In this week's challenge you'll take the steps to create a personal tax organizer system, and to organize receipts, to make tax time as simple as possible.
I chose to do this challenge this week for two reasons. The first is that it fits quite well within our current emphasis on dealing with our paper clutter and getting our financial and other paper more organized.
In addition, I wanted to do this Personal Tax Organizer Challenge sometime in March when you were most likely thinking about taxes, since the April 15th deadline for filing is fast approaching.
Are you new here? The Create A Personal Tax Organizer System And Organize Receipts Challenge is part of the 52 Weeks To An Organized Home Challenge. (Click the link to learn how to join us for free for future and past challenges if you aren't already a regular reader).
This week's tasks will not be too hard for most people, since if your taxes are easy to do, your organization system for receipts and tax documents can be simple too.
On the other hand, the more complicated your tax situations is, the more onerous your organizing requirements may become.
This challenge is geared towards creating a personal tax organizer system that leans towards simplicity, since that is realistically all that many of us need.
However, if you do a lot of itemization of deductions, or have a small business or partnership for example, always consult a tax professional to find out what types of items to file and keep for reference for your taxes.
The first step in the Create a Personal Tax Organizer System and Receipt Organization Callenge is to conceptually understand the various categories of receipts, so you can deal with them accordingly.
Here are the broad categories of receipts that you should consider, and categorize each separate receipt into when dealing with your paperwork on a weekly basis.
The key to success with the Personal Tax Organizer And Receipt Challenge is to get in the habit of dealing with and filing your tax documents and receipts on a regular basis, so they don't pile up, and you forget what a certain receipt or piece of paper signifies, or lose it in a pile of stuff.
In last week's challenge, about organizing bills, I asked you to set aside a set period of time on a weekly basis to pay bills, and deal with other financial matters. One of those financial matters you should deal with during this weekly paperwork meeting with yourself is any receipts and tax documents that you have received or accumulated over the week.
If you haven't set up this weekly schedule yet, check out the previous challenge for more details on what this entails.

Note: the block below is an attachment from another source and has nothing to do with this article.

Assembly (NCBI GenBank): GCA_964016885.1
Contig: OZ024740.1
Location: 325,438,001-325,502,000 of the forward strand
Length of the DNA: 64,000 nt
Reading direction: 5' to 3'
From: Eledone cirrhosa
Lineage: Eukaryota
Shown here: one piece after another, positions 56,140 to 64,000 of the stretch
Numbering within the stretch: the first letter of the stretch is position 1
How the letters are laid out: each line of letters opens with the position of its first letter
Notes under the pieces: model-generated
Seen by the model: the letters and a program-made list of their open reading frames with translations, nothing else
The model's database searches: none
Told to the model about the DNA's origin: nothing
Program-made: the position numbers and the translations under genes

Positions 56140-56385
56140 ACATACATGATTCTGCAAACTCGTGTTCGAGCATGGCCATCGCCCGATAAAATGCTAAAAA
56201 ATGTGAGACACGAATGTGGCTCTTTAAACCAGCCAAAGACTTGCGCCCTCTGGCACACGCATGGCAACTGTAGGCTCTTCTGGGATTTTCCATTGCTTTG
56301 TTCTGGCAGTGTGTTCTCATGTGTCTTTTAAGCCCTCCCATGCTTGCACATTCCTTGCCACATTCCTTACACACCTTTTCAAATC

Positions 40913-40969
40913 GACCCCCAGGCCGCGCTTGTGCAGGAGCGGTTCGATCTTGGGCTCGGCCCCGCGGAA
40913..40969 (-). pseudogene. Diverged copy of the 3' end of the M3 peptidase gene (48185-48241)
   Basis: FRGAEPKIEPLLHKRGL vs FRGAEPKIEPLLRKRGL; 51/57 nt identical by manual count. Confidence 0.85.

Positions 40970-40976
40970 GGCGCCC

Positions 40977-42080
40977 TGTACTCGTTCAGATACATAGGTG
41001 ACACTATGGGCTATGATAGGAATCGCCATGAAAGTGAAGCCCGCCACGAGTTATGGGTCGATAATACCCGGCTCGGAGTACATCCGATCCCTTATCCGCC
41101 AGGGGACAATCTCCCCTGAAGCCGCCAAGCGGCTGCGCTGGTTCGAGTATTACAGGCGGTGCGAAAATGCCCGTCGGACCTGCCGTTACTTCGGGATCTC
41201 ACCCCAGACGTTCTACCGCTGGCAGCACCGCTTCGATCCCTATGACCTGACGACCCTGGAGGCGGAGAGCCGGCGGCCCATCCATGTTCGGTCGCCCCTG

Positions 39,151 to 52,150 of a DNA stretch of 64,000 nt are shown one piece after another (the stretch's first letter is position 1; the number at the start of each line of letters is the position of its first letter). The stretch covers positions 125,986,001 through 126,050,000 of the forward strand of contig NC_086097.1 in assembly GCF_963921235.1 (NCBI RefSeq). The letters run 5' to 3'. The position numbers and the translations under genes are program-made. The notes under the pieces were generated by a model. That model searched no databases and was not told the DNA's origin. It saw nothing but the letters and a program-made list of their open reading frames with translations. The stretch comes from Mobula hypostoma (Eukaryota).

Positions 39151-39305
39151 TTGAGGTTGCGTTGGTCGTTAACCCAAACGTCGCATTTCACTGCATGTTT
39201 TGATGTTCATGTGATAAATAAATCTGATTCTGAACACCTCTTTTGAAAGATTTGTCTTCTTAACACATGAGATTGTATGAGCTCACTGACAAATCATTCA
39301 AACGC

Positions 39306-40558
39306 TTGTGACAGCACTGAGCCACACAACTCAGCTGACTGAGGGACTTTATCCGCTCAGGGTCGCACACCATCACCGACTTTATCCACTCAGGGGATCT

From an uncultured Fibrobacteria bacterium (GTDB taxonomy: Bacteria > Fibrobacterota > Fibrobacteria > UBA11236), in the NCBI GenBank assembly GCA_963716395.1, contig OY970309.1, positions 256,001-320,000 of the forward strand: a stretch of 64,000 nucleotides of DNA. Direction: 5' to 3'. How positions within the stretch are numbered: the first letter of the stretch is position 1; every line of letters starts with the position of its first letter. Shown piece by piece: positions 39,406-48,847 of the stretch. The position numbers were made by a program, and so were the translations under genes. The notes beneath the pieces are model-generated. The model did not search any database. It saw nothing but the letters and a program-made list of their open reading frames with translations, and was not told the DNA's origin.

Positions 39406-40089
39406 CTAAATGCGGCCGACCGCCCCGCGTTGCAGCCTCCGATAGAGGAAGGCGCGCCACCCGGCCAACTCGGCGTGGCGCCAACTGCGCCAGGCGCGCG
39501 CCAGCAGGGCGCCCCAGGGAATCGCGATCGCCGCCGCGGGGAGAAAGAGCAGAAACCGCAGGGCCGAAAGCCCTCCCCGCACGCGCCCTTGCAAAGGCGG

In the steps below I'll share with you the types of tasks you should do, during this paperwork session, related to receipt organization (which will take you about 5-10 minutes maximum, if you have just a normal amount of receipts to deal with).
During this time you'll look at each receipt or other tax document, figure out which of the four categories it belongs in, and then file it accordingly.
The third step in the Create a Personal Tax Organizer and Organize Receipts Challenge is to deal with the most common category of receipts, the minor little ones that you probably don't need to look at again, or at least not for very long.
Examples of minor receipts are receipts for groceries, gas used for personal (non-business) cars, small clothing purchases, entertainment expenses, etc.
As you gather these receipts during the week place them in a designated envelope in your purse, or in your billfold, so you can keep them all in one place. Then, during your weekly paperwork session pull them out and review them to the extent necessary to check and see if your credit card bill was charged properly, or your check cleared, or fill out these purchases in your budget spreadsheet.
Then, just clip them all together, label them for the week as "miscellaneous receipts for week of ______" and throw them in your monthly bill folders I suggested using in last week's challenge.
If you want to keep your receipts separate from your bill stubs (which I don't think is necessary), you can use a smaller expandable folder which is the right size for receipts and cancelled checks.
I like this system, because it takes very little time to deal with the majority of your receipts this way, but you can still find a receipt you need, if you have to.
An example is that if you realize you need to return the pot you bought at Walmart that you bought two weeks ago you can go back to the right month's file folder, find the pile of recipts for that week, look thorugh until you find the Walmart receipt, and grab it.
It may take a little longer with this system to find the receipt than if you had all your Walmart receipts date organized, but honestly, who needs to do this? You'll save more time in the long run throwing them all in these monthly files, since the majority of the time you'll never need to look at these receipts again.